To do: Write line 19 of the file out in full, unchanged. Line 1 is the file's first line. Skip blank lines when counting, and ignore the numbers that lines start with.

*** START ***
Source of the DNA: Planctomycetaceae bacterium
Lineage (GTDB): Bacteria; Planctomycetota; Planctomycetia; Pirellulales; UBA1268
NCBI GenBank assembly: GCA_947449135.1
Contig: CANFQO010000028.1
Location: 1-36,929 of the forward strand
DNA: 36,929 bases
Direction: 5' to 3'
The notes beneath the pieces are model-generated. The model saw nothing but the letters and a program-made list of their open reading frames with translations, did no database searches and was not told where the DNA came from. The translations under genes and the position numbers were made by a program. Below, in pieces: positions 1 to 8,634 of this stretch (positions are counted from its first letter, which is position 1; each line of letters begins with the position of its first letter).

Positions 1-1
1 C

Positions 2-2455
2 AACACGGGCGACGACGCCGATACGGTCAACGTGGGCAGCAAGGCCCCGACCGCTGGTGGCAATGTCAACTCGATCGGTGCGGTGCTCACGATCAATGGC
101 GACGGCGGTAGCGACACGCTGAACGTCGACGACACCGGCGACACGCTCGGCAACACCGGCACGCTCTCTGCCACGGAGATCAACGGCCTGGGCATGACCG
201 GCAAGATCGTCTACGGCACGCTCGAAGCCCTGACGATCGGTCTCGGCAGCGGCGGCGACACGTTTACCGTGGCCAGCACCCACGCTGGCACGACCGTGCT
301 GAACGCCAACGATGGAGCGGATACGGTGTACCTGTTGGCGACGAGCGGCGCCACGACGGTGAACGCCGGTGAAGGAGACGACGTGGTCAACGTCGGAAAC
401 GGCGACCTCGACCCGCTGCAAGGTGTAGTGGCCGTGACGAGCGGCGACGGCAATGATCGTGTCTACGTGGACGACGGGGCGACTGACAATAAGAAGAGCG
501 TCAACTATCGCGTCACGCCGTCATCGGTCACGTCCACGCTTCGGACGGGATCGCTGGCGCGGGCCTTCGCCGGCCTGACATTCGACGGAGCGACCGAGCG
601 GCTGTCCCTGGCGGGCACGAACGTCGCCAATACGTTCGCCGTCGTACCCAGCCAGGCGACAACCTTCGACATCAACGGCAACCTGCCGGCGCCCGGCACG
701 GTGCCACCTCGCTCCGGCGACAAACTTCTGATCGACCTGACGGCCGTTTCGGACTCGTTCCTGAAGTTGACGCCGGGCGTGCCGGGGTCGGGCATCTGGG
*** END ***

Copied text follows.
701 GTGCCACCTCGCTCCGGCGACAAACTTCTGATCGACCTGACGGCCGTTTCGGACTCGTTCCTGAAGTTGACGCCGGGCGTGCCGGGGTCGGGCATCTGGG